On Friday evening, I got the dinner going and switched on the tv in the hope of some distraction… and hit gold! A freeview channel I had never heard of was showing the film Georgia O’Keeffe. Despite Jeremy Irons’ comedy moustache and rather a lot of lingering heavy breathing, it was a visually stunning film. And the costumes! I had no idea that Georgia O’Keeffe had such a strong “look”. I knew only of her paintings.
By complete coincidence, I recently bought a copy of Lone Wolf magazine, just to see what it was all about. In it, there is an inspiration piece about who else but Ms O’Keeffe, and it mentioned that she “was an expert seamstress”. Really? I needed to find out more!
“O’Keeffe never wore sunglasses because they changed the color of things. She wore big brimmed black hats. She made or had all her clothes made. She always made her own clothes, even when she was a small girl. When she was at Chatham Academy, an Episcopal girls school in Virginia, she would wear very plain simple dresses. Most of the Chatham girls were from the South and had lace and pretty bows on their dresses, and they longed to dress O’Keeffe up…but she resisted. She once said that if she had to figure out what color to wear each day it would be a waste of time. As a young woman she wore black, brown, and white, but as she grew older she wore only black and white.
O’Keeffe had many patterns for dresses that she saved and reused for years. Most of the dresses were cut on the bias and had batwing sleeves so that they moved beautifully and were comfortable. Once when she was older, her friend Juan Hamilton had a dress made following one of her standard patterns but in a mauve, plum color. O’Keeffe refused to wear it and gave it back to the dressmaker.”
And this is from Portrait of an Artist: A Biography of Georgia O’Keefe by Laurie Lisle:
“For years Georgia had stitched most of her simple clothes out of the finest fabric, often sewing when she wanted to think. She made luxurious white silk blouses, white cotton nightgowns with white embroidery, and petticoats edged with white lace. In cold weather she donned a black wool coat with a collar that buttoned up to her chin and black gloves of the best leather. At one time, she sported a pair of black bloomers under a tentlike black tunic. Throughout the years, when asked the reason for her monotone clothing -odd for a painter- she gave several, all with some truth to them. Once she said that if she began to choose colors to wear, she would not have time to pick any to paint. Another time she explained that she was so sensitive to color that if she wore a red dress, she would be obliged to live up to its flamboyance. She claimed she liked being cloaked in anonymity. “There’s something about black,” she remarked. “You feel hidden away in it.” Deadly-serious black also served to transmit the message that she was not to be treated frivolously or flirtatiously. Also, she must have realized that if her clothes were one color, they would match and she would achieve a look of maximum elegance with a minimum of time and money.”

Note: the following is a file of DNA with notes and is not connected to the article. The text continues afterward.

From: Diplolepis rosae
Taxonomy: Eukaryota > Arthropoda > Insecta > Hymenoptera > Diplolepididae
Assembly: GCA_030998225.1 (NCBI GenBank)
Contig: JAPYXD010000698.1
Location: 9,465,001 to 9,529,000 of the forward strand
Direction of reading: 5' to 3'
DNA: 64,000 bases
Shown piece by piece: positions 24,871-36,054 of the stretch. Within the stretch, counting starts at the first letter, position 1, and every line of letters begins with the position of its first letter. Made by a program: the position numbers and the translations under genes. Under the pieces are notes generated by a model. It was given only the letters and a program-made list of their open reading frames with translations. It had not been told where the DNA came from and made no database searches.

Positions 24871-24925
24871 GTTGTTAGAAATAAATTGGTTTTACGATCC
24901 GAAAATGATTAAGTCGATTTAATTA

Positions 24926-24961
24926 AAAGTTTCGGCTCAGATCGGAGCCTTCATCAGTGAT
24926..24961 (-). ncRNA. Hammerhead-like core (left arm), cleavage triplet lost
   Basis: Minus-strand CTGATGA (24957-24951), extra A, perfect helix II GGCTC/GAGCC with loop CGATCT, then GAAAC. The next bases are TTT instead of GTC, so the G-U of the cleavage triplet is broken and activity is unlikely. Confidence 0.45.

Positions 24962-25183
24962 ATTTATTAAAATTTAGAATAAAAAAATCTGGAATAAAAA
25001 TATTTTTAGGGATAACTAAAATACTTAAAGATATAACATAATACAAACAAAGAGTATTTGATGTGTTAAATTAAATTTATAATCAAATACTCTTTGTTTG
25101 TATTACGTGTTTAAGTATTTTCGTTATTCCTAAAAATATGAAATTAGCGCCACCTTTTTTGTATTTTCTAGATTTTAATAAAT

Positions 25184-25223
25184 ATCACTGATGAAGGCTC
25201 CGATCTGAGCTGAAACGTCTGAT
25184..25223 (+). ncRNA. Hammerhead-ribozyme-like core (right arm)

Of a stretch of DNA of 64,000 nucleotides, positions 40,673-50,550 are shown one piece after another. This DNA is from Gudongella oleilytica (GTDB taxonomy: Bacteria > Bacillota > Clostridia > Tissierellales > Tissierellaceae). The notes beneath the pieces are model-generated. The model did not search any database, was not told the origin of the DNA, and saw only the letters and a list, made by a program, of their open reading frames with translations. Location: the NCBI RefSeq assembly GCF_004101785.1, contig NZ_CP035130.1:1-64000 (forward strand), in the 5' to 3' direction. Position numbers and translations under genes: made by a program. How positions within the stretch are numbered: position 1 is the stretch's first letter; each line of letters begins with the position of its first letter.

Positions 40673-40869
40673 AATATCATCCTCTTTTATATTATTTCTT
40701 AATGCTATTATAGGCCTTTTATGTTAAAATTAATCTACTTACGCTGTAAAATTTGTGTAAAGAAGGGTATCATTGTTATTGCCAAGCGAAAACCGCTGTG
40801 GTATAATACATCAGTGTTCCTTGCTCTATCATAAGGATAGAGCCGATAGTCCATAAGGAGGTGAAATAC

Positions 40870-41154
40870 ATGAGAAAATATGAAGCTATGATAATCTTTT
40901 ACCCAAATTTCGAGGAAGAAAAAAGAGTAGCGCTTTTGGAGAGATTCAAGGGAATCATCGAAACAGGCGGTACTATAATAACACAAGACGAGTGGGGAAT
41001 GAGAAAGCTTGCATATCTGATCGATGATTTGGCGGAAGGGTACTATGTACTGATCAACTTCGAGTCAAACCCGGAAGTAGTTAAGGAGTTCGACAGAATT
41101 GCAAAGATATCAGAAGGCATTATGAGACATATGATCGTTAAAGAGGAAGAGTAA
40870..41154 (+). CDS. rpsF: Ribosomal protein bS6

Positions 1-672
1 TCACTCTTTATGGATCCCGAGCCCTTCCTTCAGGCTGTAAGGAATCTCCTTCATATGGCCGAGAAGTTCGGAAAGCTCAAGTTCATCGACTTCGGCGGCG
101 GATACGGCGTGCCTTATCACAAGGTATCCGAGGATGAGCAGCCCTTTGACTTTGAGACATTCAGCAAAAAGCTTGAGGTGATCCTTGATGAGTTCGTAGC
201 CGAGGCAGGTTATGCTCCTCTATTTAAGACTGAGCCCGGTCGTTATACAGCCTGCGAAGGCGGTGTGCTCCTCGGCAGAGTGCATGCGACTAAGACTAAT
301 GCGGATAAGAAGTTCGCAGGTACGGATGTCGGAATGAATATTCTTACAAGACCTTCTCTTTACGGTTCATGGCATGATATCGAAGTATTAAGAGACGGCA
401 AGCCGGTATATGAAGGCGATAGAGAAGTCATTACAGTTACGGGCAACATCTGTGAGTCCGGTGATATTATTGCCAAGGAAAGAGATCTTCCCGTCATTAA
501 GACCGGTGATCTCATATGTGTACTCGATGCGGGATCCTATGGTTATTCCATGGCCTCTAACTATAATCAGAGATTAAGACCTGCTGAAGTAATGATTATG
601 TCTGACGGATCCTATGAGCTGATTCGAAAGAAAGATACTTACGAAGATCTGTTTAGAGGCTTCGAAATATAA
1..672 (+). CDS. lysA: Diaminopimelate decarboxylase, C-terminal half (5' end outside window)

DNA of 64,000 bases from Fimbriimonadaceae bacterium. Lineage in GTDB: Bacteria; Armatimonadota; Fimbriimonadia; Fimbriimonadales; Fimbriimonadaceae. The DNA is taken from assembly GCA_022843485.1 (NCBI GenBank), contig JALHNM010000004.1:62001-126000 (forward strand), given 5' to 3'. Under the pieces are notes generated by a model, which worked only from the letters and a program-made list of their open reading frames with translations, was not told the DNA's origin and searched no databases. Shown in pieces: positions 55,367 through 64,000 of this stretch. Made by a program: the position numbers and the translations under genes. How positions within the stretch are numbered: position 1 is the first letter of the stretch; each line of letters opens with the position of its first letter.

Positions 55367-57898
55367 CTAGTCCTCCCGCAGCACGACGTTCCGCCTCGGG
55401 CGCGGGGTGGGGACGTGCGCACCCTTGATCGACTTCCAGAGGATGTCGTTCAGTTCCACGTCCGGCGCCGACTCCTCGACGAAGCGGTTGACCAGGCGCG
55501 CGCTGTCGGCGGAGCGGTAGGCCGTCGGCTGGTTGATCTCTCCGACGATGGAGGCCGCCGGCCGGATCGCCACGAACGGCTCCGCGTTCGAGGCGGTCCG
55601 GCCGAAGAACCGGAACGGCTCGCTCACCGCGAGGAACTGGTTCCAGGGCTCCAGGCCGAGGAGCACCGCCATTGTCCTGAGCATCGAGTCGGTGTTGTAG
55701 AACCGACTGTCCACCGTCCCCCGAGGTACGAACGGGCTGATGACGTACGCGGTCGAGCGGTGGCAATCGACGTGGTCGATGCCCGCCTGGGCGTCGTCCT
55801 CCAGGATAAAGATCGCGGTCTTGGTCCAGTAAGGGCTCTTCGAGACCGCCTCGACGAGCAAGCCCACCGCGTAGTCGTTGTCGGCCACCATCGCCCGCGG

This is all so tantalising!
Across the web, I find references to her “parson’s hat” , the monochrome aesthetic, her somewhat androgynous style.
But what would she sew? What patterns would she use?
What patterns did she use back then?
Oh wouldn’t you love to get hold of those?
“Bias cut with batwing sleeves”? Yes please! Wow!
And let’s note: she may have painted exuberant exotic flowers, but she did not wear them. A lesson to all of us not to be too literal in our inspiration!
And as a template for aging gracefully? Oh yes!
There is more on that topic, referencing Georgia with some great pictures here. Go, read it.